Another teacher also helped subdue the shooter. 


John Yoo: Stallion

John Yoo. What a stallion. DOJ bureaucrats in general and the Obama administration in particular threw him as hard as they could, as often as they could, under that 1962 Volkswagen bus otherwise known as the anti-American and self-loathing Left. And he dodged and he dodged and he dodged, Eric Holder grinding the gears until the transmission slipped and the axle bent, and he could be pursued no more. Yoo won't get a medal for his service, not ever, but if you care about defending this country, do him the honor of at least reading his big, thick [email protected]# you, entitled "My Gift to the Obama Presidency", a choice selection of which follows:

I did not do this to win any popularity contests, least of all those held in the faculty lounge. I did it to help our president—President Obama, not Bush. Mr. Obama is fighting three wars simultaneously in Iraq, Afghanistan, and against al Qaeda. He will call upon the men and women serving under his command to make choices as hard as the ones we faced. They cannot meet those challenges with clear minds if they believe that a bevy of prosecutors, congressional committees and media critics await them when they return from the battlefield.

This is no idle worry. In 2005, a Navy Seal team dropped into Afghanistan encountered goat herders who clearly intended to inform the Taliban of their whereabouts. The team leader ordered them released, against his better military judgment, because of his worries about the media and political attacks that would follow.

In less than an hour, more than 80 Taliban fighters attacked and killed all but one member of the Seal team and 16 Americans on a helicopter rescue mission. If a president cannot, or will not, protect the men and women who fight our nation's wars, they will follow the same risk-averse attitudes that invited the 9/11 attacks in the first place.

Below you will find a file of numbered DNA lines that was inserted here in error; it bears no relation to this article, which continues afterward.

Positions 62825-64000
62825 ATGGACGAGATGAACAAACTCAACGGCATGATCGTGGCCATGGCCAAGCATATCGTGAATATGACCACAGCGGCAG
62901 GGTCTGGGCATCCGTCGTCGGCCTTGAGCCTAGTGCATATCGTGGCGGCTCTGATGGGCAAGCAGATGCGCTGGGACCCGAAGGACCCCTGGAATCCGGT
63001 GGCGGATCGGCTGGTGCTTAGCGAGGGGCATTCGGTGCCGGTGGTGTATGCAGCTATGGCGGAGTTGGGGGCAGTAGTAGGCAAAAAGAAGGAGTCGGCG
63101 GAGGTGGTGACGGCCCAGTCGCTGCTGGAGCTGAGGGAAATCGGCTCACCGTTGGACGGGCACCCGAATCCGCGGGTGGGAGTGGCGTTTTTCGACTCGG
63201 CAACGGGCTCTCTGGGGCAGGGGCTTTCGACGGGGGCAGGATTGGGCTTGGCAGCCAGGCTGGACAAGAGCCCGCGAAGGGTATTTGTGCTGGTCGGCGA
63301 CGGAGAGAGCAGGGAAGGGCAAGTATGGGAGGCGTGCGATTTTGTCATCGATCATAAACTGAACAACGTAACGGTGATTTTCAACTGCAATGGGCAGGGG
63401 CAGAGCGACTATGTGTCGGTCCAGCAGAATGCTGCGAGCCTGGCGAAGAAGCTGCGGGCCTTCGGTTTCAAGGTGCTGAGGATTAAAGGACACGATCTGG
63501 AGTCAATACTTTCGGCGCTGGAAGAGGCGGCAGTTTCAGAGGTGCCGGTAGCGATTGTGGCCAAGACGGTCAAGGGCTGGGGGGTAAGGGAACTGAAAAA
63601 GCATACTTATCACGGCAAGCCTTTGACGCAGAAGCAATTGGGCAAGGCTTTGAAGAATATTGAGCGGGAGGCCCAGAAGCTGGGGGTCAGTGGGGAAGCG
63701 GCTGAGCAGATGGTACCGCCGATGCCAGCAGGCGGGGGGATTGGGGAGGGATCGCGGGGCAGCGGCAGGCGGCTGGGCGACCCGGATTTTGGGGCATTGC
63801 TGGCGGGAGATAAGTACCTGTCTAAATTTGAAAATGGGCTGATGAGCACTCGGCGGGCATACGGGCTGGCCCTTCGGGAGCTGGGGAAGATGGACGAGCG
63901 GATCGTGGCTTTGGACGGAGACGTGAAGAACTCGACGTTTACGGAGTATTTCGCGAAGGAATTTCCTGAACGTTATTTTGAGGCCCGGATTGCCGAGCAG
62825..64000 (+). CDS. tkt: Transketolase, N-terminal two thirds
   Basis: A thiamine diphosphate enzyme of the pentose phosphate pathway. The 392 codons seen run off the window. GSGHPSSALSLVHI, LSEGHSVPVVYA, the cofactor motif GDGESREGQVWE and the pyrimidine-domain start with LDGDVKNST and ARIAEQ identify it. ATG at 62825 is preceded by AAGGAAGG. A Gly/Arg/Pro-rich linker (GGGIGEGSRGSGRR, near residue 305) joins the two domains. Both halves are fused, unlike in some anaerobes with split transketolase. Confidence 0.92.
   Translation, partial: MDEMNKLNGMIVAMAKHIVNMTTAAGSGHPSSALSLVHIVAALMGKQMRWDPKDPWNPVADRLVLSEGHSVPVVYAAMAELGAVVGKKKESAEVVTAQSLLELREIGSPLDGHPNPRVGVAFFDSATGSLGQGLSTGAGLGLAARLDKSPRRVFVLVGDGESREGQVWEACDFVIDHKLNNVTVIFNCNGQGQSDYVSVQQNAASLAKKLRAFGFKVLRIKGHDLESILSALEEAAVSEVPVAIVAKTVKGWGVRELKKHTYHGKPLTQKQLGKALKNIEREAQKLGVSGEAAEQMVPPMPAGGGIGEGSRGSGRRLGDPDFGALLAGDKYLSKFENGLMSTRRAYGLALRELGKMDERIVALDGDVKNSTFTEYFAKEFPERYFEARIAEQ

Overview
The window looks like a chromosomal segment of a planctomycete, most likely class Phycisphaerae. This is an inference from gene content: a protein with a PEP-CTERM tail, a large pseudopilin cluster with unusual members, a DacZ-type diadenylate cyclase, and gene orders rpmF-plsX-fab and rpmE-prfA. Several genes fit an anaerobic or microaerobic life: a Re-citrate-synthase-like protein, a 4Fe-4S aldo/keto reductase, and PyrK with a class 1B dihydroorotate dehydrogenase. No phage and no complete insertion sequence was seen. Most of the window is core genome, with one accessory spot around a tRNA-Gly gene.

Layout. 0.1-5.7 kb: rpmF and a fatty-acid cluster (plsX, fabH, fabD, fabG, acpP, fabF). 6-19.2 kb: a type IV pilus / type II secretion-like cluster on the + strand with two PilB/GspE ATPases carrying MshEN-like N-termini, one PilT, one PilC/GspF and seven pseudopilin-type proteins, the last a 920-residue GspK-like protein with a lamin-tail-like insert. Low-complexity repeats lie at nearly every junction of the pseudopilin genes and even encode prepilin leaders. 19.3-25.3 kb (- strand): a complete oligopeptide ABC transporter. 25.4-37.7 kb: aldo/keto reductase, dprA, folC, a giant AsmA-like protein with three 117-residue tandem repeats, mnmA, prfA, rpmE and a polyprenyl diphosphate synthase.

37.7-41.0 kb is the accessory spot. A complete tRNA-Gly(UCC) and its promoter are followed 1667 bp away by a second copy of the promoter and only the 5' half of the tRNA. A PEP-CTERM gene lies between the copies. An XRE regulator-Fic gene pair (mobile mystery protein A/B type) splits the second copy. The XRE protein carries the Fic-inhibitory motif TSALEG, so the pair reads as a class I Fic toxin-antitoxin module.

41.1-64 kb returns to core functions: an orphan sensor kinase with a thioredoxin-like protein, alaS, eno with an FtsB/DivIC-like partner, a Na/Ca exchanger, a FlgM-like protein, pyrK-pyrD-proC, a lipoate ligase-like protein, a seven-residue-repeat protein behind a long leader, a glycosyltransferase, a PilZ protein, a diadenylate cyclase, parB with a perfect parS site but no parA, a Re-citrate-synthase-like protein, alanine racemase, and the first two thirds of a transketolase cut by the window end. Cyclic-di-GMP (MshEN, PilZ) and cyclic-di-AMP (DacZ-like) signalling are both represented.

Without a vigorous commander-in-chief power at his disposal, Mr. Obama will struggle to win any of these victories. But that is where OPR, playing a junior varsity CIA, wanted to lead us. Ending the Justice Department's ethics witch hunt not only brought an unjust persecution to an end, but it protects the president's constitutional ability to fight the enemies that threaten our nation today.

Plenty more for you to suck on here, hippies. And thank you for your service, Professor Yoo.

--Uber Pig

In the Crosshairs- Afghanistan Rules of Engagement

We are seeing the results of the tightened Rules of Engagement now in place in Afghanistan and they need a bit of work. The concept is valid, but the implementation is not correct yet. This story of Gen. Zinni's son calling a lawyer for permission to call in an air strike is ridiculous.

When Capt. Zinni spotted the four men planting the booby trap on the afternoon of Feb. 17, the first thing he did was call his lawyer. "Judge!" he yelled. Capt. Matthew Andrew, judge advocate for 1st Battalion, 6th Marine Regiment, advises the battalion about when it is legal to order the airstrikes. He examined the figures on the video feed closely. "I think you got it," Capt. Andrew said, giving the OK for the strike.
The onus is on Gen. McChrystal to ensure that all his officers understand his intent and do not overly restrict their troops from taking necessary steps. We want to win hearts and minds, but we are still at war. I don't think the implementation of these rules has been well done, but it is definitely the right call. It is vital that the company grade officers be empowered to use the force they are authorized and need. These rules allow them what they need, but only if the gutless weasels on staff are stopped from leaving them flappin' in the breeze.

The entire ITC video series is here.